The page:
January 20, 2017 / Granta
Ben Mauk
Ben Mauk visits Poland to investigate the role of the foreigner in a country that has embraced illiberal populism.
Ben Freeth returns to the ruins of his home, which was burned down in 2009. Image by Martin Fletcher. Zimbabwe, 2017.
January 20, 2017 / International Business Times
Martin Fletcher
Ben Freeth's family farm was Zimbabwe's biggest mango producer until Robert Mugabe's 'war vets' seized it in 2009. Now, as millions of Zimbabweans survive on foreign food aid, it produces nothing.
Image by Anton Zelenov, courtesy of Wikimedia Commons.
January 19, 2017 / The New York Review of Books
James Fenton
Nearly 6,000 drug dealers and users in the Philippines have been summarily executed since President Rodrigo Duterte took office in June.
A soldier walks through an alley in the vicinity of Methar Lam. Image by Cpl. James L. Yarboro. Afghanistan, 2005.
January 19, 2017 / Harper's
May Jeong
What will await Trump in Afghanistan?
Your limits are in your head. Image by Erin Wilson, courtesy of Outside.
January 19, 2017 / Outside
Erik Vance
How our minds push our bodies to defy expectations, beliefs, and even our own biology—in short, to make miracles.
Sources interviewed in Khartoum describe signs of what they see as a pending relaxation of economic sanctions against the North African country, which has been subject to a comprehensive U.S. trade embargo for nearly 20 years. Image by Kira Zalan. Sudan, 2016.
January 18, 2017 / PRI's The World
Kira Zalan
A new de-radicalization program provides a window into Sudan's efforts to fight extremism, while maintaining legitimacy with its Islamist base.
Nuclear power plant in Cattenom, France. Image by Stefan Kühn courtesy of Wikimedia Commons. France, 2005.
January 17, 2017
Tom Hundley
This week: nuclear power's role in combatting global warming, the hidden lives of migrant workers, and what America gave El Salvador.
An English language school in San Salvador, called EnglishCool. Its founder, Eddie Anzora, prepares students for work in the call centers. Image by Jonathan Blitzer. El Salvador, 2016.
January 16, 2017 / The New Yorker
Jonathan Blitzer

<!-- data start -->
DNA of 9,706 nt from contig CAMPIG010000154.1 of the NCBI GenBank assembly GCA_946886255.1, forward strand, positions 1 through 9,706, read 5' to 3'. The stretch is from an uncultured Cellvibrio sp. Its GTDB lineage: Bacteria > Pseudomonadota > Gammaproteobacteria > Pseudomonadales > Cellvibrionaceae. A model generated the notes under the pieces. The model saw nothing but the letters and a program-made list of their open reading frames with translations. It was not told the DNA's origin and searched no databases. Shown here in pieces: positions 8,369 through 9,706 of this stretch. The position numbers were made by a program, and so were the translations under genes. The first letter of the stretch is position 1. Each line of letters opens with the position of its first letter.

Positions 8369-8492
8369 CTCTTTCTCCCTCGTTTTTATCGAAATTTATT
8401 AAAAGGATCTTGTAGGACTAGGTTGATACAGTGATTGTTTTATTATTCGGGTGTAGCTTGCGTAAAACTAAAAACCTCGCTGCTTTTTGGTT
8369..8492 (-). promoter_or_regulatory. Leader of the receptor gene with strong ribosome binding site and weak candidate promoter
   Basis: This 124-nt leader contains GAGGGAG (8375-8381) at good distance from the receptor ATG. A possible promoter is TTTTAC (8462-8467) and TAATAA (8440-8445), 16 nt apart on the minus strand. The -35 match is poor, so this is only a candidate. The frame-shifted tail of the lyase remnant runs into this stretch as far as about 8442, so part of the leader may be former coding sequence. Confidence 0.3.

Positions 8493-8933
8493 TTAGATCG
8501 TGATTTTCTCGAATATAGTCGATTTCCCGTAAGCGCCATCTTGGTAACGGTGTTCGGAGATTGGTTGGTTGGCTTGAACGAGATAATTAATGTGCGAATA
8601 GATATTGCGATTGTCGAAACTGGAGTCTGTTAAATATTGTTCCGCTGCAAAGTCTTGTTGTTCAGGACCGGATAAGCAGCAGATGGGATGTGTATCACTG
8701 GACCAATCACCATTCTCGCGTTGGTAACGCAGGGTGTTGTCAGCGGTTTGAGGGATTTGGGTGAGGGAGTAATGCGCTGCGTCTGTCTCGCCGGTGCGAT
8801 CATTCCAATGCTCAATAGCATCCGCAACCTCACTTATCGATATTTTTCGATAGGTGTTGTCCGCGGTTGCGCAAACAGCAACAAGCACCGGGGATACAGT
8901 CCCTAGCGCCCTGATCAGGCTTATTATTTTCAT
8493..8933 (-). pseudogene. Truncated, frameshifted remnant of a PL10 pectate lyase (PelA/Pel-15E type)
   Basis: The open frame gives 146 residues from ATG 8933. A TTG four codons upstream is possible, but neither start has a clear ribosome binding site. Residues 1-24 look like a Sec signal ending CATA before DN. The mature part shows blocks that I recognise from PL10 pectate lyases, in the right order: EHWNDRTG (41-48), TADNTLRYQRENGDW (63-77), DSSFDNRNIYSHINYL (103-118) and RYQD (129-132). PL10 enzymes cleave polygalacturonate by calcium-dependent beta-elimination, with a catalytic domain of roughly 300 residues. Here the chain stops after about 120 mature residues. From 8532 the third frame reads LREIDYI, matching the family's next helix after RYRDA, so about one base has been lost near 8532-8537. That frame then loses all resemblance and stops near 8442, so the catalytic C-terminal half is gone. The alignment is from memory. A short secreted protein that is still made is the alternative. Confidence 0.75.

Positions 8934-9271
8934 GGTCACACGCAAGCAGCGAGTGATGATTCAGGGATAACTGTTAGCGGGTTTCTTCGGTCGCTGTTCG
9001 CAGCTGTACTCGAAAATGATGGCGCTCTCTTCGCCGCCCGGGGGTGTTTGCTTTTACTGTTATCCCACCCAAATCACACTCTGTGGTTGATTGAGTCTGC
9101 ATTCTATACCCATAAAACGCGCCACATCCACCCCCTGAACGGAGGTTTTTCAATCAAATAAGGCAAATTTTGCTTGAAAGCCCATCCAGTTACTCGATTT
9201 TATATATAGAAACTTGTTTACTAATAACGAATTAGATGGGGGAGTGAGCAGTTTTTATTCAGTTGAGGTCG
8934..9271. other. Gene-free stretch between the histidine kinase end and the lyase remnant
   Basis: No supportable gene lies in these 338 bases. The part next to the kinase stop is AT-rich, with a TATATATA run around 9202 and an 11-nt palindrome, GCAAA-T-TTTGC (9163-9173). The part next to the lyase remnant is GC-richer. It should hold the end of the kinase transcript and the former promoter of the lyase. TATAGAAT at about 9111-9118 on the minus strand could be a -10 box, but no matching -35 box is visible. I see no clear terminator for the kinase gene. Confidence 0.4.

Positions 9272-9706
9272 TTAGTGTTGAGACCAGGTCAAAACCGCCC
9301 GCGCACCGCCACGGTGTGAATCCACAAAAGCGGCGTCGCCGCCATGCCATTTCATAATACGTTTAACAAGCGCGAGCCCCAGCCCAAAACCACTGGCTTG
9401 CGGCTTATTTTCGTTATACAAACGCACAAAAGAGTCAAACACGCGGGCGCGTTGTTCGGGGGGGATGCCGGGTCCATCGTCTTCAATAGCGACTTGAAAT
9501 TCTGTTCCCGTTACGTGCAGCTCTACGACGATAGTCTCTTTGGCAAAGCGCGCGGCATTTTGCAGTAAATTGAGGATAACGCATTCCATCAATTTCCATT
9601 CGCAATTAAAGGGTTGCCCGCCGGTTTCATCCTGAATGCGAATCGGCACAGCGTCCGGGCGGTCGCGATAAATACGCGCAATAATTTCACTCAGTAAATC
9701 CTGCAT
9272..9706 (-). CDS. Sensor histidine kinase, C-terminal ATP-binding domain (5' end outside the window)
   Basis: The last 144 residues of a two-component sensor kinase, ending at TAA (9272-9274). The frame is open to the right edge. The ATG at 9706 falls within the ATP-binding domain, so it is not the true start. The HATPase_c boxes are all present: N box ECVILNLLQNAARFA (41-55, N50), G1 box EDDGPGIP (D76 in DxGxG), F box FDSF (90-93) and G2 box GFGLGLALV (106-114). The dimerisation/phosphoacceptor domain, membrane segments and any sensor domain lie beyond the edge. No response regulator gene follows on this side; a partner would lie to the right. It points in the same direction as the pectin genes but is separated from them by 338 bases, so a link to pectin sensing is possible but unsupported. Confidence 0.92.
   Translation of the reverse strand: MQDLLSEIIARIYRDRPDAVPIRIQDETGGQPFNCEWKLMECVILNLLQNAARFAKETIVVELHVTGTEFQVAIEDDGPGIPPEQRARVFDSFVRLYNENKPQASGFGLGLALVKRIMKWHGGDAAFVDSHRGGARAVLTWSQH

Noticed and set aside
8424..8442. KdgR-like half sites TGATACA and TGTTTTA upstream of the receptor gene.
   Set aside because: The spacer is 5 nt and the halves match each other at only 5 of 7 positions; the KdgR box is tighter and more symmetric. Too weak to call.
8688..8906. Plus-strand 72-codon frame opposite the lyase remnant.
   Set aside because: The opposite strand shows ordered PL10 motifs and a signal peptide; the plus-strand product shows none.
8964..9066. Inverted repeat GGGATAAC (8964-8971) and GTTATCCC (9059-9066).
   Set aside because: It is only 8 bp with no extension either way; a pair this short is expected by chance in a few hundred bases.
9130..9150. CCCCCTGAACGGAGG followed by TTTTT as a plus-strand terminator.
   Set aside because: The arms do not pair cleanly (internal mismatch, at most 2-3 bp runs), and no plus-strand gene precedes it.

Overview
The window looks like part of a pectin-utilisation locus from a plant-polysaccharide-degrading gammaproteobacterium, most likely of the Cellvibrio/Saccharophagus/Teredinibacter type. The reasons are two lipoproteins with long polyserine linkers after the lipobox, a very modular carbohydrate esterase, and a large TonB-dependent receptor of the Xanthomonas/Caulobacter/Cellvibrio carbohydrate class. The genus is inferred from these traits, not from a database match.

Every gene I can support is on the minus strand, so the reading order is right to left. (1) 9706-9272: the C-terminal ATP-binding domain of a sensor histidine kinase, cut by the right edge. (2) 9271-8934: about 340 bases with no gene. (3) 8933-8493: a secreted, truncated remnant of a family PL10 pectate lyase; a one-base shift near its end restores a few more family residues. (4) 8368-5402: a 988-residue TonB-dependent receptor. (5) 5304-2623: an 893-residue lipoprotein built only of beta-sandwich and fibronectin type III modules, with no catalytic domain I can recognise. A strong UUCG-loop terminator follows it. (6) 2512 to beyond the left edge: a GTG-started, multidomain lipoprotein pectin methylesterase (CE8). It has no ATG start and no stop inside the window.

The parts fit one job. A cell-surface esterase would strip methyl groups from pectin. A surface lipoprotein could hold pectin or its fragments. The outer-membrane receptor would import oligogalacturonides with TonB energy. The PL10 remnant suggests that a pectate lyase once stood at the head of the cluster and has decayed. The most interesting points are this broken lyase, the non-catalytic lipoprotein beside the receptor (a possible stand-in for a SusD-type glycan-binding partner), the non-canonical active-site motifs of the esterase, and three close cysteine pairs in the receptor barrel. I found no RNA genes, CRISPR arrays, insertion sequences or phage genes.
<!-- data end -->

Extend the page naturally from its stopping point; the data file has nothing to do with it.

How American immigration policy has fueled an unlikely industry in El Salvador.
A North Korean citizen enjoying herself at a shooting range in Pyongyang. Image by Laya Maheshwari. North Korea, 2016.
January 16, 2017 / Fandor
Laya Maheshwari
In 1962, an American soldier defected to North Korea. He's still there. This documentary tells his story.
The author Tan Hecheng stands on "Widow's Bridge," where dozens of people were clubbed to death and thrown into the river in a wave of genocide that took place in 1967. These sorts of hidden histories still haunt the new superpower. Image by Sim Chi Yin/ VII Photo Agency. China, 2016.
January 13, 2017 / The New York Review of Books
Ian Johnson
Put your butcher's sword down! Latest in my series of Q&As with leading Chinese thinkers about China's past, present and future. I traveled to rural China with Tan to look at the scene of a...
A church in Singapore where some migrant workers worship. Image by Xyza Bacani. Singapore, 2016.
January 12, 2017 / The New York Times
Xyza Bacani
Migrant workers are invisible people,We are like air. People need us but they don’t see us. We exist to please them, to serve them, but they don’t really see us as part of the society.
Interactive visualization on nuclear power reactor construction. A special issue of the Bulletin of the Atomic Scientist.
January 10, 2017 / Bulletin of the Atomic Scientists
Rachel Bronson, John Mecklin
Nuclear power advocates claim that nuclear power is essential for a low-carbon future, but critics say otherwise.
Lake Urmia in the Sharafkhaneh Port. Image by Ako Salemi. Iran, 2016.
January 10, 2017
Tom Hundley
This week: Climate change in Iran observed, Chinese immigrants are reversing course, and Robert Mugabe's legacy in Zimbabwe.

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